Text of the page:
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Story Me!

Author Meg Medina loves a good story—and she wants kids to share their favorites. 

Headshot of Meg Medina standing outdoors.
Courtesy of Meg Medina

Meg Medina is the Library of Congress National Ambassador for Young People’s Literature.

Cuéntame! Translated from Spanish, it means “story me.” Author Meg Medina says it’s important to share stories, whether from books or from real life.

“‘Cuéntame’ is a phrase we use when you’re sitting down with a friend you haven’t seen in a while,” Medina says. “And you say ‘Bueno, cuéntame, so tell me what’s happening.’ … I love that idea because that is what I’m asking: ‘Story me up.’ Tell me the books that you love, [and] I’m going to tell you some of the books that I love.”

Medina is doing a lot of that these days. As the 2023–2024 Library of Congress National Ambassador for Young People’s Literature, it’s her job to highlight the importance of children’s books. She calls her approach to the job “Cuéntame! Let’s Talk Books.” And she regularly visits schools and encourages kids to read and share stories with each other.

Growing up in a storytelling family is what led Medina to become an author.

“I came to writing through stories in my family,” she said. “I had very talkative Cuban aunts and grandmothers and mother, and they did a lot of talking and storytelling in the house. And that just developed my ear for story.”

Two women wearing headset microphones are seated on either side of a displayed book called Merci Suarez Changes Gears. One of the women is speaking.
Shawn Miller/Library of Congress

Librarian of Congress Carla Hayden (left) interviewed Meg Medina at the start of Medina’s term as ambassador in January 2023.

Today, she writes books for all ages. Her 2018 book, Merci Suárez Changes Gears, about a girl facing all the changes that come with starting middle school, won the Newbery Medal—one of the highest honors in children’s literature. But everyone has stories to tell—not just writers. And when Medina talks to kids, she wants to hear theirs.

“[I want kids to know] I’m listening, I’m listening. I’m listening to what their passions are, to what interests them, and I’m really interested in being in conversation with them,” she said. “I’m part of their reading family. That feels really exciting.”

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Did You Know

© Macrovector, Bro Vector/; Illustration composite Encyclopædia Britannica, Inc.

March 2 is Read Across America Day. Whether it’s adventure, mystery, fantasy, comics, or nonfiction subjects like animals, books offer something for everyone! Libraries offer tons of ways to dig into reading, including through story hours and audio books (books you listen to).

Your teacher or librarian can help you find just the right book!

Pura Belpré’s Story

A young Pura Belpré speaks to a group of children.
The New York Public Library Digital Collections

Pura Belpré (standing) during story time at the New York Public Library, where she worked as a librarian.

Librarians can put a spotlight on great stories. No one knew that better than Pura Belpré.

Born in Puerto Rico in 1899, Belpré moved to New York City and became a children’s librarian in the 1920s. The public library where she worked was in Harlem, a neighborhood of New York. Many of the kids who visited Belpré’s library were Black or Puerto Rican. Belpré wanted to introduce them to the folk tales she’d heard growing up. But these were not among the folk tales on the library shelves.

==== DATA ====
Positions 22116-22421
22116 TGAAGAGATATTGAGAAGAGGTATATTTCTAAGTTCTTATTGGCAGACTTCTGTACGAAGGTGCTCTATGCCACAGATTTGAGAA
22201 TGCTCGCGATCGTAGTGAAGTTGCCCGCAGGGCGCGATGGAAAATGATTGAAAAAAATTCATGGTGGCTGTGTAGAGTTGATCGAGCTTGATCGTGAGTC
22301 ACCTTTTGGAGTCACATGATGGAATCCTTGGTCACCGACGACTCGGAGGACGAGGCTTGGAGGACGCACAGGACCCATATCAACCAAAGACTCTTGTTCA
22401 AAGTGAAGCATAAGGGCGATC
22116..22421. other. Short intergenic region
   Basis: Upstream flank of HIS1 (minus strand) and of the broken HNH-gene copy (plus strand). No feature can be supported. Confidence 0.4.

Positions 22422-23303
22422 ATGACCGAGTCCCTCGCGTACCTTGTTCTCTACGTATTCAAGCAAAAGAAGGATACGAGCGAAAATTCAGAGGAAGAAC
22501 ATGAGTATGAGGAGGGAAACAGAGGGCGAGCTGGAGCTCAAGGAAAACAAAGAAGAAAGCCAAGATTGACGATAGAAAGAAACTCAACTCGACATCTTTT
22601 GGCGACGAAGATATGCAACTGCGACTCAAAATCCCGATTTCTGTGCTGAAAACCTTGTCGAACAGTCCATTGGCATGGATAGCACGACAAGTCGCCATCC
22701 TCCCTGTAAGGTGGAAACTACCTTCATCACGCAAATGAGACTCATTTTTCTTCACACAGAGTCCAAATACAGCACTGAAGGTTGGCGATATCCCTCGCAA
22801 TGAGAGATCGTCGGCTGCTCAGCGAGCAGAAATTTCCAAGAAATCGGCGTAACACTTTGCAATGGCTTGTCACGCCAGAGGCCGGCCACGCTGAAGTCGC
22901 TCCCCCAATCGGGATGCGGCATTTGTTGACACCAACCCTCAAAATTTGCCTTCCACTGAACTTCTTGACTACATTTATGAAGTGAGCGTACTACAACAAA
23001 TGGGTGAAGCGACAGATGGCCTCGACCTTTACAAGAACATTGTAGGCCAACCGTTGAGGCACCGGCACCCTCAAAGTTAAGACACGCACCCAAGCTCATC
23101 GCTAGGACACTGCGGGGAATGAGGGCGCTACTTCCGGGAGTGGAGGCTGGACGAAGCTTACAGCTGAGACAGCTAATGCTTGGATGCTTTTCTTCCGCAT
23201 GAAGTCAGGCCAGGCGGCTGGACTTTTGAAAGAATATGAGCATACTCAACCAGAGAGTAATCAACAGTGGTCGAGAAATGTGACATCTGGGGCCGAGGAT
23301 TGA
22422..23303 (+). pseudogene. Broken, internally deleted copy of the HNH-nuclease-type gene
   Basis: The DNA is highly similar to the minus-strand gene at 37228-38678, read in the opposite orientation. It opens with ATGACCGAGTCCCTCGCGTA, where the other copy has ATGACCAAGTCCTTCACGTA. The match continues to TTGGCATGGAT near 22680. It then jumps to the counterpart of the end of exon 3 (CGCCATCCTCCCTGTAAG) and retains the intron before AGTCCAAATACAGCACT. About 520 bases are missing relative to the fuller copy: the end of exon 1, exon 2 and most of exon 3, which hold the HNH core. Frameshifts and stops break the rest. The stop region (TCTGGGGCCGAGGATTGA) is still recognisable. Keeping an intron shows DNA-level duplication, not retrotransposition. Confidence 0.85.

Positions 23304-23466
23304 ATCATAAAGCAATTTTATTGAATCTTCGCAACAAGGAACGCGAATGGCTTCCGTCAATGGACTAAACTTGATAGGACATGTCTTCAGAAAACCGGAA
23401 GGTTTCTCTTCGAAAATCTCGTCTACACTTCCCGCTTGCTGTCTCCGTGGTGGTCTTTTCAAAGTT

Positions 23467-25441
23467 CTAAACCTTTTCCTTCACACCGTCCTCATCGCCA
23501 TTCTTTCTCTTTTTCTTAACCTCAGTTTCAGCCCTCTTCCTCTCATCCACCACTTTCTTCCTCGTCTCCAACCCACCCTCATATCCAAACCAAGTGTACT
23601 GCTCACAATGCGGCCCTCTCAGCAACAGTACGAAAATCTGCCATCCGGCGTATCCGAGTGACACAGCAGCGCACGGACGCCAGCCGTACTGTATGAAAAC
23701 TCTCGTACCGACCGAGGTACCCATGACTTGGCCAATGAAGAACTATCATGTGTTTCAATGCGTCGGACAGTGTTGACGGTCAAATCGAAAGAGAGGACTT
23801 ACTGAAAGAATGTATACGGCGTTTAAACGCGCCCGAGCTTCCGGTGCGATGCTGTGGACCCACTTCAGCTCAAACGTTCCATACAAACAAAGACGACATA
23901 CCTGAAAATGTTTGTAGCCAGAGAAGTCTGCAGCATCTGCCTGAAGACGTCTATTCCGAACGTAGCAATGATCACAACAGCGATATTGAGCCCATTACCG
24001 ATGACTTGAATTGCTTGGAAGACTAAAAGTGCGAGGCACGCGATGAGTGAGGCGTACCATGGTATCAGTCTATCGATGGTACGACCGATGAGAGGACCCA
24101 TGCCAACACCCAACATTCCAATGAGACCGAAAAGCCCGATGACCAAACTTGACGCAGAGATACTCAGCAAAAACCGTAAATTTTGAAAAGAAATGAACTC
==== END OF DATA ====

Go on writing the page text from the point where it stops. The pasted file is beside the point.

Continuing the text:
With no printed books containing the stories she wanted to tell, Belpré began reciting the tales to children in both English and Spanish, often using puppets. Meanwhile, she started adding new books to the library’s collection. These books had Latino authors and include Black and Latino characters. Some of them were written in Spanish, the language many of the neighborhood kids spoke at home.

Hoping to preserve the Puerto Rican tales from her childhood, Belpré wrote them down and had them published. She’s best known for Perez y Martina, which is about a mouse and a cockroach who fall in love.

Today, Pura Belpré’s efforts to highlight diverse storytelling are honored with the Pura Belpré Award. It’s given each year to a Latino or Latina children’s author whose work celebrates the cultures of Latin America. 

Women’s History Month

An animated GIF shows portraits of prominent women from different fields and eras.

Addison N. Scurlock—Michael Ochs Archives, Stephen Shugerman, Andrew Burton, Clive Brunskill, Sasha—Hulton Archive, Hulton Archive/Getty Images; Library of Congress, Washington, D.C. (LC-DIG-ds-05052, LC-U9-25383-33, LC-DIG-ppmsca-23661); Courtesy of the Franklin D. Roosevelt Library and Museum; PRNewsFoto/XM Satellite Radio/AP Images; Sojourner Truth . . . From Her “Book of Life”; NASA;  Encyclopædia Britannica, Inc.; National Portrait Gallery, Smithsonian Institution (NPG.2009.36); © Tupungato/; Steve Petteway/Collection of the Supreme Court of the United States; Animation Encyclopædia Britannica, Inc.

March is Women’s History Month in the United States. The March 5 “In the News!” page will focus on women’s history. In the meantime, check out some related articles at Britannica!

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Word of the Day


Part of speech:



: something that allows someone to tell a large number of people about an idea, product, etc.

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